Pets are one of the greatest joys and also one of the greatest responsibilities in life. While sitting on the couch snuggled up to your pet may sound like a dream come true, there is a lot more to pet ownership than unconditional love and companionship.
In fact, pet ownership has many different facets. Owners are of course responsible for providing basic needs and medical attention. However, owners also have training, socialisation and societal responsibilities.
Taking care of such responsibilities does require daily effort, however the reward is well worth it. This is because, thanks to such efforts, you can trust your pet to be just as loving and trusting out in the neighbourhood as they are when they are with you at home.
Being a responsible pet owner
Responsible pet ownership begins the minute you start looking to buy or adopt a pet. This is because it would be cruel to buy a pet that wouldn’t thrive in your living conditions. So, if you live in an apartment, consider a small pet who doesn’t need much space.
If you live in a house, a large pet may be ideal. It’s also important to consider how frequently the pet will be left alone. Certain breeds of dogs get separation anxiety and won’t be suitable for full time in-office workers. While cats are fairly solitary and won’t mind being alone.
From there, the different elements of being a responsible pet owner can be split amongst four categories- basic needs, medical care, training and socialisation and finally, societal responsibilities.
- Keeping animals safe and sound
Just like humans, pets have basic needs. They will need to eat, drink, go to the toilet, exercise and play. As an owner, you are responsible for facilitating these needs. This means buying all the accessories pets need to drink and eat such as bowls and nutritional food and treats.
In terms of going to the toilet, owners need to provide their pets with ample opportunity during the course of the day to go to the toilet. This is especially prudent for those with animals who live inside.
When it comes to facilitating exercise and play, it’s important to remember how active animals are. They love to walk, run, bark or meow. These are natural instincts that need nurturing and can be aided by designated exercise or toy time.
There are also little elements to pet ownership that can be largely overlooked. One of these is microchipping. As a permanent form of electronic identification, microchipping ensures that if your pet is lost, a microchipped scanner can be used to return the pet to your care.
External factors can also wreak havoc on pets, particularly thunderstorms and fireworks. When pets are frightened or feel like they aren’t protected, they run. Therefore, pet owners are responsible for keeping their pets safe and sound during these events.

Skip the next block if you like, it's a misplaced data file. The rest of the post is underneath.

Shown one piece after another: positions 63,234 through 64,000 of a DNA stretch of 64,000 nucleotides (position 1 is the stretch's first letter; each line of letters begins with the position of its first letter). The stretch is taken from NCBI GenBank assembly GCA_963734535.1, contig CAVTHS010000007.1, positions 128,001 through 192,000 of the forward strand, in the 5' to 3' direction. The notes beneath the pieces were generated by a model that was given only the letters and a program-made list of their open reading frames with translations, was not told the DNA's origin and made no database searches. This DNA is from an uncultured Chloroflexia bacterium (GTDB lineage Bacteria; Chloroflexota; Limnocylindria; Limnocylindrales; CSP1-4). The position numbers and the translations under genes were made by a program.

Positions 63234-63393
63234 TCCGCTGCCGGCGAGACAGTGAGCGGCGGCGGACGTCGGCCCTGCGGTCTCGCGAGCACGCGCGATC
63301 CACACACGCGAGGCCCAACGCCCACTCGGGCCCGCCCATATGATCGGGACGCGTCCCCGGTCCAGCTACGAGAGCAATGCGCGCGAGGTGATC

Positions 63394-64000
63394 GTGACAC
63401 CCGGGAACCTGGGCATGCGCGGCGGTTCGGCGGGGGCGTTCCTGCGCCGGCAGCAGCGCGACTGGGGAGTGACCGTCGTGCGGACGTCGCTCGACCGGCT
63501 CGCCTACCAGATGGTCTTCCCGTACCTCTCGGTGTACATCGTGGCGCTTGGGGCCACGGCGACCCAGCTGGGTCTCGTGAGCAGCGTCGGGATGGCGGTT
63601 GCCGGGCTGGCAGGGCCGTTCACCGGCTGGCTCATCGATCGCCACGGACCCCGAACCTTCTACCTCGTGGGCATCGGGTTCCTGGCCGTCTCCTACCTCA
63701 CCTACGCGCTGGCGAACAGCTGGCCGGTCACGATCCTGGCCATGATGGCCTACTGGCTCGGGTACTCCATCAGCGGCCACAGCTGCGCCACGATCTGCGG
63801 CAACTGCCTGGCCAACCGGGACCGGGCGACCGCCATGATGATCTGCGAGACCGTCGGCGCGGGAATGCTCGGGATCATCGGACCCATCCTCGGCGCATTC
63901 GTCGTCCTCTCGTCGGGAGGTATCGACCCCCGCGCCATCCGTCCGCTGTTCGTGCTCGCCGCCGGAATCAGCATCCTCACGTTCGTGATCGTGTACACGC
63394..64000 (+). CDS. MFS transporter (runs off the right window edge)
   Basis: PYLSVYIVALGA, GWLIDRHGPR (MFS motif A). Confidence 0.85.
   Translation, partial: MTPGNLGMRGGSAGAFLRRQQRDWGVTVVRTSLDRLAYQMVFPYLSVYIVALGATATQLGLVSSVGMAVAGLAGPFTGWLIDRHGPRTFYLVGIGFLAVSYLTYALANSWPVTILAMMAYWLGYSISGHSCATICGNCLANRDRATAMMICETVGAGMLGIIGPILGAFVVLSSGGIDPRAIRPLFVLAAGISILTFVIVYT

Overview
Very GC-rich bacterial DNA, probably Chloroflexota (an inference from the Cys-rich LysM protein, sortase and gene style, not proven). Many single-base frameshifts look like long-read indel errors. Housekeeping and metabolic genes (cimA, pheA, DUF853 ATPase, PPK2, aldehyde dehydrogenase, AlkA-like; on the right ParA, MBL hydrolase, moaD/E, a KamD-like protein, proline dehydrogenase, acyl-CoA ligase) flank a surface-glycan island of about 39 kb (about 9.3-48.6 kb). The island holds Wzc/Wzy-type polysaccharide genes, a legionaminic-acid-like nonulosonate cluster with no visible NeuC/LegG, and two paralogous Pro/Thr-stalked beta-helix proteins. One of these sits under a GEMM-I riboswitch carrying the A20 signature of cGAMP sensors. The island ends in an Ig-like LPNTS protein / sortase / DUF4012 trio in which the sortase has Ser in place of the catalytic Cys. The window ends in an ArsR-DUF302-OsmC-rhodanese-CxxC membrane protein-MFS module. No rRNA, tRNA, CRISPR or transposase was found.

- Adhering to medical responsibilities
Unlike humans, pets can’t simply take themselves to the doctors. Therefore, in order to receive the best care, owners need to be proactive and watchful with their pet. This way, they can be taken to the vet when sick or injured.
Medical responsibilities also encompass ensuring that the pet is up to date with their vaccinations and parasite treatments. It’s also important to have a teeth cleaning, grooming and nail clipping schedule as these small rituals help animals feel their best.
- Undertaking training and socialisation
All pets need to be trained. This is because, without training, pets won’t be able to understand basic commands such as ‘sit’ and ‘stay’. Without this understanding, it can be irresponsible to send pets out into the world to interact with other humans and animals.
As such, training and socialising a pet is a vital responsibility of pet owners. By taking the time to teach pets commands and what behaviour is and isn’t acceptable, they can be trusted around other well behaved pets and to mingle with humans around the neighbourhood.
- Understanding societal obligations
Pet owners also have a responsibility to broader society. Everyone has the right to walk around their environment safely and without incident. Pet owners help keep this principle intact by understanding their societal obligations.
Put simply, this means keeping pets on lead, obeying rules that state whether pets are or are not allowed in a premises. It also means picking up waste such as poo. This is particularly important when you consider that some forms of stool can contain harmful bacteria.
Responsible pet ownership
When it comes to pet ownership, there are different areas of responsibility to consider. These different areas, ranging from providing basic needs to undertaking training and socialisation can sound overwhelming.
However, it’s important to remember that the key to being a responsible pet owner is trying everyday, in little ways, to keep both your pet and the surrounding environment and people safe and happy.